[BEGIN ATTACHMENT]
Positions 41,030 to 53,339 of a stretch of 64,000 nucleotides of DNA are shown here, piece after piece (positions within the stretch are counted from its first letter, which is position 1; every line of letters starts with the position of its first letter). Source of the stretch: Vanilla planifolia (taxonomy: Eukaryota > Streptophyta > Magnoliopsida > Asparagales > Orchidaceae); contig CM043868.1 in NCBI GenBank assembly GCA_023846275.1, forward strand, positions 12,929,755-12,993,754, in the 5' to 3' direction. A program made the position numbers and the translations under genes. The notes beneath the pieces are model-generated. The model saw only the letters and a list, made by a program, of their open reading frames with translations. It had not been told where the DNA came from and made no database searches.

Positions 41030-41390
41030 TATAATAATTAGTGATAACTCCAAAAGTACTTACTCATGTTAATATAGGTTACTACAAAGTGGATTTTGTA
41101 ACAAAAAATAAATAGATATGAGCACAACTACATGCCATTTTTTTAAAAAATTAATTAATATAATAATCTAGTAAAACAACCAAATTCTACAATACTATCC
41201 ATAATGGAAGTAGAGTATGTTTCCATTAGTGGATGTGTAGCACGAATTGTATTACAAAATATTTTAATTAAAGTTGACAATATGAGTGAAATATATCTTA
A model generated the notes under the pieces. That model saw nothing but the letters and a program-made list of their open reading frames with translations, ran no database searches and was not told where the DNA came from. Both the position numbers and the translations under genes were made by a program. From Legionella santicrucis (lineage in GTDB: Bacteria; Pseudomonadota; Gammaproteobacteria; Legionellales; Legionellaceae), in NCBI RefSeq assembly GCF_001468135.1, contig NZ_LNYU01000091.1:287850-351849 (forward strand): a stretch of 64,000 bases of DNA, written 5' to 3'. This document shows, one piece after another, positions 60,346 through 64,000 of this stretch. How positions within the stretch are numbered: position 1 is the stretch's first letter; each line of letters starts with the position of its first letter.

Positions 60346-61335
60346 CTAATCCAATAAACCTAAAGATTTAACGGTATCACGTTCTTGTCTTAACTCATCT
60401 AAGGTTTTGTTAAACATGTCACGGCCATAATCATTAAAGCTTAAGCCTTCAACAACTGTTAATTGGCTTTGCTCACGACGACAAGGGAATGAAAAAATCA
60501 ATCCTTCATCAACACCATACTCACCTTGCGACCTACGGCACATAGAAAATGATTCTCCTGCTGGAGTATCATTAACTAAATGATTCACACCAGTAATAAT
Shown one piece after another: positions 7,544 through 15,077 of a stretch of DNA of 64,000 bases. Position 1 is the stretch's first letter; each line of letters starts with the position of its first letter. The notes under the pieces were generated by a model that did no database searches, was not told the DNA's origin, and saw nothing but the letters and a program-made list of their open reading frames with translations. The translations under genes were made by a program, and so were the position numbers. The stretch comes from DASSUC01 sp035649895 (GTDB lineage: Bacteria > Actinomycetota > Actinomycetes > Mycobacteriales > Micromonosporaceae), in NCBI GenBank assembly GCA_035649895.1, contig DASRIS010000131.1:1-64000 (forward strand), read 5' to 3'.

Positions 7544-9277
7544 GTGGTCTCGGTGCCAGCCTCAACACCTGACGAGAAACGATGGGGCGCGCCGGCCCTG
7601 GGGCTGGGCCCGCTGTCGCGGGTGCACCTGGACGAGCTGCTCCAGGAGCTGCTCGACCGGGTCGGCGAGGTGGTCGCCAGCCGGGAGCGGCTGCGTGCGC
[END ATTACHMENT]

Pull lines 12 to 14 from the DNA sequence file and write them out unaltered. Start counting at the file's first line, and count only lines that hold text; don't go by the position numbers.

Positions 7544-9277
7544 GTGGTCTCGGTGCCAGCCTCAACACCTGACGAGAAACGATGGGGCGCGCCGGCCCTG
7601 GGGCTGGGCCCGCTGTCGCGGGTGCACCTGGACGAGCTGCTCCAGGAGCTGCTCGACCGGGTCGGCGAGGTGGTCGCCAGCCGGGAGCGGCTGCGTGCGC